Of course. The English language doesn't have enough words to describe the wealth of subtly different ways in which we can enjoy something (although Mccoy and Scarborough, 2012, have labeled the enjoyment of shit I'm discussing here as "ironic consumption," "guilty pleasure," and/or "camp sensibility"). The end result is happiness though, and that's kinda the whole point of existing as bags of gas on this giant spinning rock, so maybe we should just roll with it.

People can enjoy a burrito for its spiciness, or a crunch wrap supreme for its crunchiness, or a waffle taco for its ... mmm ... Godliness.

Regardless of the route there, it gets you to a full belly, recharged vigour, spiritual fulfilment.

Which comes back to Baboon Fart Story. Reading the word "fart" for 200 pages may not be inherently enjoyable, but people liked it for a few reasons. They liked the ridiculousness of pee-pee and farts. They liked the contradiction of rampant ridiculousness living in a place where gatekeepers would typically kick it out. They liked what they believed that said about publishing in 2014. Best of all, they liked being a part of it all; the metadata for the book, rather than the book itself, was delightful. People's reviews (kindly archived by Kay Camden here) were the funniest part of the experiment.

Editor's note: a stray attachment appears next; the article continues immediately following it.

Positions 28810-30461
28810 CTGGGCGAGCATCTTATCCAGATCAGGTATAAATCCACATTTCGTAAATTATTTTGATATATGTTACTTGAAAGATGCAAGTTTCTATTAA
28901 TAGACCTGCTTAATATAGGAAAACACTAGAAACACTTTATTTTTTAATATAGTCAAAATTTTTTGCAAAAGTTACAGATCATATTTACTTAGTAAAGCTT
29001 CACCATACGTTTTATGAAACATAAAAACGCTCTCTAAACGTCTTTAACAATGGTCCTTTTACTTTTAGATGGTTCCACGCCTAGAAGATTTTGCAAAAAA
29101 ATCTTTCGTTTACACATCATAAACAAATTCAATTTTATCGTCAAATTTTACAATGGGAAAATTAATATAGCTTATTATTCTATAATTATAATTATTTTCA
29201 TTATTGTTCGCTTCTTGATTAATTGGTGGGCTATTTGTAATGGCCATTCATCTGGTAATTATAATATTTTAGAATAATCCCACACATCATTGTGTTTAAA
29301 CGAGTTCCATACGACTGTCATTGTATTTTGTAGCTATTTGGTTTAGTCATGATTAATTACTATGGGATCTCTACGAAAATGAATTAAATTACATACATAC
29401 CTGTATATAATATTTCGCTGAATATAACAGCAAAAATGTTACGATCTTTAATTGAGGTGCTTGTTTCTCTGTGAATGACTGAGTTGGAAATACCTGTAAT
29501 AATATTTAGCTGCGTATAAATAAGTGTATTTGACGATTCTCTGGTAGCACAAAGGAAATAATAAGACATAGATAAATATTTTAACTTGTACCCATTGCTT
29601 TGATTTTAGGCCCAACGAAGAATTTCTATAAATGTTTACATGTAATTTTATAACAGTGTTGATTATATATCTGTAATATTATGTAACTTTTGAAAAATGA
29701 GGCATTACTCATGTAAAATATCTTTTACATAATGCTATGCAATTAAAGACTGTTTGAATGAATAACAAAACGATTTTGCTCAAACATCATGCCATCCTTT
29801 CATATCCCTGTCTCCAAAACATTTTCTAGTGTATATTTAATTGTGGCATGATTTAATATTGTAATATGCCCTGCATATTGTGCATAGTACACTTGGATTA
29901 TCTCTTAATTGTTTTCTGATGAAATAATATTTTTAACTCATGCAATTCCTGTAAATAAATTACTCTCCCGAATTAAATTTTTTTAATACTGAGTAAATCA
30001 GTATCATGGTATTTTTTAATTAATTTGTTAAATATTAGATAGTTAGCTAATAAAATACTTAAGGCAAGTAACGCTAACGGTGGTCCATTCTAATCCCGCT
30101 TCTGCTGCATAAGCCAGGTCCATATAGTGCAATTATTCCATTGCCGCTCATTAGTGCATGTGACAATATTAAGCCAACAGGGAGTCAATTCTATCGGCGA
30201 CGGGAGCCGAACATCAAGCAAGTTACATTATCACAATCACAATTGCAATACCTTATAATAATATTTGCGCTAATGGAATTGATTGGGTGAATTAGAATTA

Those are gone now. Which is ... hm ... okay, maybe I'll make one point about publishing: who the fuck is Amazon to provide a supposedly open platform for anybody to publish to, but also decide which kind of enjoyment is allowed to be derived from that platform?

Regardless of the experiment's result, I got a special kind of enjoyment out of seeing how much other people enjoyed it.

I'm not the first to tap into ironic enjoyment, or explore the implications of it. For example: